Until recently, DC desperately avoided any sort of acknowledgement of the classic 1960s Batman TV show. Not only did it not represent who Batman was now—a layered, gritty character—it was viewed as an embarrassment. That is, until Warner Bros. got the rights to merchandise the series, and DC gave us one of the most joyful Batman comics in history.
Joyful really is the best way to describe Batman ‘66, the digital run of which ended last week with a loving homage to the show’s original opening titles, ahead of the book’s final end next month. After decades of shunning this camp classic, it was like a fountain of pent-up adoration for the series was released.
From the get go, Batman ‘66 wholly embraced the wacky, weird, and colorful world of Adam West’s Batman and just completely ran with it. Jeff Parker’s, Lee Allred and Len Wein’s scripts nailed the style of writing on the show, bouncing between catchphrase and bizarre logical leaps as often as the series did itself, or totally recapturing Adam West’s hallmark intonation.
The rotating house of artists and colorists—Jose Garcia-Lopez, Rubén Procopio, Joe Quinones, Mike Allred, Sandy Jarrell, Jordie Bellaire, Laura Allred and so many, many more—fully embraced the show’s pop-art look and delivered a punchy, bright, and vivid series that flitted between classic comic book homages, the aforementioned pop-art, and right down to recreations of the slight color shifting blue haze of an old TV set. Page after page, a never-ending love letter to the series.
And what made it such a delight to read was that at no point did Batman ‘66 ever really mock itself. It never took the easy way out of acknowledging that yes, it was campy, and goofy, and just playing along. There was never a meta-textual embarrassment of being so wholly like this insane, cheesy show—its love of the original series was truly earnest.
There’s something about the wide-eyed innocence of its love, the truthfulness of it all, that made Batman ‘66 such a delight to read chapter after chapter of. You could feel the excitement of it oozing from every page, electric and infectious. In the vast sea of Batman comics—many of which are fantastic in their own right—that joy stood out, such a radically different interpretation of a familiar character, and was proud to do so.
But Batman ‘66’s success didn’t just rely on recreating the TV show’s aesthetic and tone, week in, week out. It used its medium to the fullest extent to expand and create the ideal version of the show. The scale was so much bigger, with Batman trekking across the world for adventures in Japan, plus massive action sequences that the budget of a 1960s TV show, even a wildly popular one as Batman was, could never afford. It embraced the madness and gave it a scope to create truly brilliant capers. I mean, hell, this is the series that gave Batman an atomic-powered giant Bat-Robot, for crying out loud.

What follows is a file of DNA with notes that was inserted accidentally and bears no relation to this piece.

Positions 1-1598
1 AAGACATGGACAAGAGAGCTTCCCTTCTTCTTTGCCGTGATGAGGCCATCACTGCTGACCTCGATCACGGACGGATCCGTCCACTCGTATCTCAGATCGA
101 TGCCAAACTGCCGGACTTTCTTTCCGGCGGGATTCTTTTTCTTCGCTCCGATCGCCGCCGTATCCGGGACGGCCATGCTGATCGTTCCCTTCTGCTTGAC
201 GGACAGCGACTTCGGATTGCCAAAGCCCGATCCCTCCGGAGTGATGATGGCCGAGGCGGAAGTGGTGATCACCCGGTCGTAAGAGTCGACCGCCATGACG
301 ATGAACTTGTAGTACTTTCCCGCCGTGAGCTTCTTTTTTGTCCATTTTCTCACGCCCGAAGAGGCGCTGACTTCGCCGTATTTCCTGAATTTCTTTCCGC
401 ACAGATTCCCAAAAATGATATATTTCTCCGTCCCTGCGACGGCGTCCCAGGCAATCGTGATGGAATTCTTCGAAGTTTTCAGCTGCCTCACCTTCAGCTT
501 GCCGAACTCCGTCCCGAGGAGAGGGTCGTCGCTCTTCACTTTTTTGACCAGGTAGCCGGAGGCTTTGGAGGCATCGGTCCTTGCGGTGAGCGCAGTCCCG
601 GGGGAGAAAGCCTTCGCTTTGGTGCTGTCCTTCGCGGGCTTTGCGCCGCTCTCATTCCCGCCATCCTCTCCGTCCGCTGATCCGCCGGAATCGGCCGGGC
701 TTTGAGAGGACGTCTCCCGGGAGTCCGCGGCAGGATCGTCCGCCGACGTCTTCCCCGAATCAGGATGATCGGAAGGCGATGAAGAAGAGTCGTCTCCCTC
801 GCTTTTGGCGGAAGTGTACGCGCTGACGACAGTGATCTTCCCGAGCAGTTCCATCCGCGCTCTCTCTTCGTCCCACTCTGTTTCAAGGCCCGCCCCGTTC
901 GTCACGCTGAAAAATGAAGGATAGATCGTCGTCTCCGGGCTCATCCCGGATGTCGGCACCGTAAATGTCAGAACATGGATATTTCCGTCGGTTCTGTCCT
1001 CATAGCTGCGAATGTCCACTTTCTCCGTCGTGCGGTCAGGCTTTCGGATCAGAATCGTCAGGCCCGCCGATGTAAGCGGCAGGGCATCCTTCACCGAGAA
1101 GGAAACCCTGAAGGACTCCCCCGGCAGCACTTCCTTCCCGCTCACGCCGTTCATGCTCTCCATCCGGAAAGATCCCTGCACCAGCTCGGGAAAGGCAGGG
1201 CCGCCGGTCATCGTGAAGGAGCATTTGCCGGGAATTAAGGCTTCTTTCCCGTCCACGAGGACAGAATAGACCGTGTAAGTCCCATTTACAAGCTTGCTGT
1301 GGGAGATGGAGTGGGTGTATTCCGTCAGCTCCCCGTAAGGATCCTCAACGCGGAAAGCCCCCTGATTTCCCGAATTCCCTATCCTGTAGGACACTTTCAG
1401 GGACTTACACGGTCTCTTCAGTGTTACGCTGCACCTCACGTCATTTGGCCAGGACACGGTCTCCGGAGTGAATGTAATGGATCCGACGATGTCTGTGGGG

Batman ‘66 took the charm and delight of the TV show and added so much of its own that it became more than just an adaptation, but a loving continuation of what made the original series so delightful—both figuratively in its additions, and sometimes literally, as is the case when Len Wein adapted an unused script by Harlan Ellison that would’ve introduced Two Face to the show, and turned it into an adventure packed with setpieces and events that would’ve never have appeared on the television show. The show may be responsible for a lot of Batman ‘66’s inherent charm, but the comic constantly one-upped itself to transform itself into an idealized version of it at its very best, instead of being content to stick as a simple homage.
That willingness to also go further also applied to the comic’s villains. Batman ‘66 layered the universe of the show by not just using the classic TV villains—like Cesar Romero’s Joker, the Julie Newmar and Eartha Kitt Catwomen, Burgess Meredith’s Penguin, and so many more—but by running rampant through decades of Batman’s gallery of rogues that had emerged since the show was on air. Just as the scope of the stories had grown in the comics, the depth of its universe had, too: We got 1960s versions of Bane, of Harley Quinn, of the previously-mentioned Two Face. Even more-obscure classic villains like Lord Death Man (actually created for a May 1966 issue of Batman, but most famous for his appearance in Jiro Kuwata’s Bat-Manga) or Clayface got their moments to shine.
And brilliantly, Batman ‘66 didn’t just smash these characters into its world and expect them to fit—it gave them new origins, new reasons to be part of this world that ultimately made their transitions into the villains we know and recognise all the more delightful. Harley Quinn’s original psychiatrist persona Harleen Quinzel (called Holly Quinn in Batman ‘66) appeared in several early stories related to the Joker’s incarceration before she eventually became Harley , nearly 2 years after her first appearances. Killer Croc started out as a henchman of King Tut before his transformation. The deft manner in which the series managed to bridge itself between the world of the show and the world of the comics that came after it wasn’t just fun, but evolved the TV show into a whole, absurd, and endlessly delightful universe.
If you’ve ever had a soft spot in your Bat-Heart for the classic Batman show, Batman ‘66 is essential reading, and not just because it’s good for the soul. In many ways, it perhaps supersedes the TV show as the ultimate realization of the concept: and in doing so, and by expanding that universe in the only way comic books can, it gave us a definitive interpretation of Bat-canon like no other Batman book could.